They had already prepared previously to vent their spleen on the 80th birthday of Fidel Castro. But after the emergency admission to hospital of the Comandante the bourgeois media took the opportunity two weeks earlier to pour their poison over the heroic island of Cuba.
Lies, clichés, distortions, facts taken out of context, they pull out all the stops to slander Castro and the Cuban Revolution. What they are aiming at is not so much Castro himself but the very possibility of socialism. The bourgeoisie despises the idea that we can fight for a better world and that we therefore need to get rid of capitalism. For millions of people Fidel Castro is the personification of this idea. Together with Che Guevara he led the Cuban Revolution, which in the beginning of the sixties abolished capitalism through the nationalisation of the land, industry and the banks. It is precisely for this reason that the ruling class has never forgiven Castro. The introduction of a planned economy formed the basis for the development of high-level education and healthcare, accessible to everybody. As a result of this, the living standards and quality of life of the average Cuban citizen by far surpass the misery that prevails in the bulk of the so-called "Third World", despite he economic blockade instigated by the United States.
Of course there are problems in Cuba. Many of these stem from the failure of the revolution in the rest of Latin America and in the advanced capitalist countries. During the 1960s and 1970s the revolution was suppressed in Chile, Bolivia, Argentina, etc. This made the Cuban Revolution much more dependent on aid from the Soviet Union, where the Stalinist bureaucratisation had taken hold thirty years earlier. Thus the grip of the Russian Stalinist bureaucracy became stronger. The bureaucratisation and everything connected with it gave the imperialists a chance to blacken the revolution.
This also affected Cuban foreign policy. Before, especially under Che Guevara, they actively tried to spread the revolution to other countries even if the guerrilla methods did not lead to the desired results. Now, Cuba's foreign policy fell into line with the foreign policy of the Soviet Union, based on "realpolitik" and peaceful coexistence.
The collapse of the Eastern Bloc at the beginning of the 1990s, however, was an unmitigated disaster for the Cuban economy. In one go the favourable trade relations disappeared. Cuba was now completely dependent on its own resources. It can be considered a small miracle that the revolution was able to survive on this small island in the belly of the USA. The basis of this "miracle" is the revolutionary conviction of the Cuban masses.
The Chinese way
In order to survive, the government introduced limited market reforms such as joint-ventures with multinationals in certain sectors and in particular the liberalisation of tourism. In a sea of capitalism it is impossible to keep one's head above the water without economic relations with foreign countries. These market reforms, however, led to the establishment of a new middle class that forms the social basis for a possible restoration of capitalism. In the first place there are the bureaucrats who are linked to the tourist sector and who have links with multinationals through joint ventures. They would like to see their privileges translated into property, which to this day is still illegal. The black market and criminality are also flourishing. Obscure figures who earn good money out of this are not keen on reversing the market reforms either. Thus, the social basis for the counter-revolution consists of different layers.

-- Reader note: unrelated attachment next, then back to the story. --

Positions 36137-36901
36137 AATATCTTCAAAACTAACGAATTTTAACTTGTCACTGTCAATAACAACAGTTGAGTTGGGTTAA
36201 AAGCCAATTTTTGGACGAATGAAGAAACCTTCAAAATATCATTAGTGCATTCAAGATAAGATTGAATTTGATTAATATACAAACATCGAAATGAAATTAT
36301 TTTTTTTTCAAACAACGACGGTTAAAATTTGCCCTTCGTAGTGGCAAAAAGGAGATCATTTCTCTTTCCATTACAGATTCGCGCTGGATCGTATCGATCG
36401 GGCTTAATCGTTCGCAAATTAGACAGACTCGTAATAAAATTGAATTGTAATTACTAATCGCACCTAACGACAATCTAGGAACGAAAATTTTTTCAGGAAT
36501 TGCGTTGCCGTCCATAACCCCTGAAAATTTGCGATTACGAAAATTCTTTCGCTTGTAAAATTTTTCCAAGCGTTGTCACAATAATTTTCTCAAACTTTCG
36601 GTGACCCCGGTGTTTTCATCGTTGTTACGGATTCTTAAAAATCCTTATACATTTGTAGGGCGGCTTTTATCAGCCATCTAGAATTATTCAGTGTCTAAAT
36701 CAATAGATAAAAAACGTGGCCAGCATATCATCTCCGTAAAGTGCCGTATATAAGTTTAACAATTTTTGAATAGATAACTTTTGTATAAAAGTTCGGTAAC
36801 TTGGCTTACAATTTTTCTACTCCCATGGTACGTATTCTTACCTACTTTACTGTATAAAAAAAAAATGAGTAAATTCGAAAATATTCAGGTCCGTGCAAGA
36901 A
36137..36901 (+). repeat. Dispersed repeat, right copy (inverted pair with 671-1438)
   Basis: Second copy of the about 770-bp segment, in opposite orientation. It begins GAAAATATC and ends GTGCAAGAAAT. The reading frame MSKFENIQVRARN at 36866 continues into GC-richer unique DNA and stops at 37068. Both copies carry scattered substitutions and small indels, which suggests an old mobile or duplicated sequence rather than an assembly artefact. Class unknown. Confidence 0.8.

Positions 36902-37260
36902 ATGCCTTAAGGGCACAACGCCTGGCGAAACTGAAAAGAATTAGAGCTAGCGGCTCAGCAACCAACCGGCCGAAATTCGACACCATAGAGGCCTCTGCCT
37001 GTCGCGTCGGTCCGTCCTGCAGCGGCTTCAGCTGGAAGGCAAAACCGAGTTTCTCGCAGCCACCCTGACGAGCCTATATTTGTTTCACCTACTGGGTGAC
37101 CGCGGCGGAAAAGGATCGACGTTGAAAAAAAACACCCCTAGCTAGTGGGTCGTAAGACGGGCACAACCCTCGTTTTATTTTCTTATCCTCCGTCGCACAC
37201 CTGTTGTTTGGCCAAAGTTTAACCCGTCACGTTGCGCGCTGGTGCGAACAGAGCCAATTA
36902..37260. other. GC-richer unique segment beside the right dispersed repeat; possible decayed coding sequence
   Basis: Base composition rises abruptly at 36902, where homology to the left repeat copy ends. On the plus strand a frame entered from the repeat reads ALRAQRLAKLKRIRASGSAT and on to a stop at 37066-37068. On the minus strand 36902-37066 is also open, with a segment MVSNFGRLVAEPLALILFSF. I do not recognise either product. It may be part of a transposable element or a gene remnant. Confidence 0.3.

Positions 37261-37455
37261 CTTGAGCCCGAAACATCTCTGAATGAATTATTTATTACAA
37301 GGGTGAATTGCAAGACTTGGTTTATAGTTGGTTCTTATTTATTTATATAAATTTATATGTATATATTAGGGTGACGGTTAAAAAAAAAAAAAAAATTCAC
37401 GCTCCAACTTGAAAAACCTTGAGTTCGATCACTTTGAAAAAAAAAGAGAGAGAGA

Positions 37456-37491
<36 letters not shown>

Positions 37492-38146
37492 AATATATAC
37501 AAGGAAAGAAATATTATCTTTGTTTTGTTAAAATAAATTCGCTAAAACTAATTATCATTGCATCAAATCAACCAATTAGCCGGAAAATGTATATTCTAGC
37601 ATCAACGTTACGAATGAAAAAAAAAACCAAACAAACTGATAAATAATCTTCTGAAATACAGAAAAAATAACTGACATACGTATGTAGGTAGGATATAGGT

Often the right-wing Cubans in Miami are pointed to as the battering ram with which Washington wants to break the Cuban Revolution. They have close ties with the ultra-right wing of the Republicans, including the Bush family. But there is another wing of the ruling class that understands that they have to keep the Miami Cubans under control. For a conflict with the Miami Cubans would provoke the Cuban people and give a boost to the anti-imperialist left wing. This more astute section of the imperialists (in Europe but also in the US) put their bets on their Trojan horse: the advocates of capitalism on the island itself. These are not so much the dissidents. These are useful for propaganda purposes against the revolution for "violation of human rights" and so on. The Trojan horse is made up of the new layers inside the Cuban state bureaucracy, the advocates of the "Chinese way". They want to gradually undermine the planned economy and the revolutionary achievements with the replacement of the market, but under the strict control of the Communist Party. They have learned from the quick transition in the Soviet Union, which led to a total collapse.